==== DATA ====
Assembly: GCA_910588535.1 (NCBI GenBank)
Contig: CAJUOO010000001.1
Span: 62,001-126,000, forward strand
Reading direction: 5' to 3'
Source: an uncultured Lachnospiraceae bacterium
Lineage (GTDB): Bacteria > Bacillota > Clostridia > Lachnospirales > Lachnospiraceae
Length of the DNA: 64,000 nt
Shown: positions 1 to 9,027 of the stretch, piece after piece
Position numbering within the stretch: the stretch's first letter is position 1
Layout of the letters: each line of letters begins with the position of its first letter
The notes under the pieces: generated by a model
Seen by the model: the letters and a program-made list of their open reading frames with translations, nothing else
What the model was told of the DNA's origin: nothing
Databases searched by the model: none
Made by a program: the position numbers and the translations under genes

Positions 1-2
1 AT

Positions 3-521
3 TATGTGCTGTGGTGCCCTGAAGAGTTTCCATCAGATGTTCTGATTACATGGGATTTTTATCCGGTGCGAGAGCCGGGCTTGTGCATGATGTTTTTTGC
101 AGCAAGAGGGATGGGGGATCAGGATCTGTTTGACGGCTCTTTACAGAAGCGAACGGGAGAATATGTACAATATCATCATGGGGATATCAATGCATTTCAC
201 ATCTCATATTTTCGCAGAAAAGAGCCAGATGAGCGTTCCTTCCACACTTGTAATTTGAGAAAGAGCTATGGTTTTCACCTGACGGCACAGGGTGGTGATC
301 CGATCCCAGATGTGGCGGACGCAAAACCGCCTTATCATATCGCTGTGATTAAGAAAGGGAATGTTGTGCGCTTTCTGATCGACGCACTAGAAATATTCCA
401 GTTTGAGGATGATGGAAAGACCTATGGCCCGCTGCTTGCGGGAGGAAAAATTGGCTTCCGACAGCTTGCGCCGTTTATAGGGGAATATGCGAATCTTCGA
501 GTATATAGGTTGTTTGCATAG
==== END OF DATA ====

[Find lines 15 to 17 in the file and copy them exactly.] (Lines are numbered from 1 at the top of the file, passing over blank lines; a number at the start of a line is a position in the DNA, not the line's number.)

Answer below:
Made by a program: the position numbers and the translations under genes

Positions 1-2
1 AT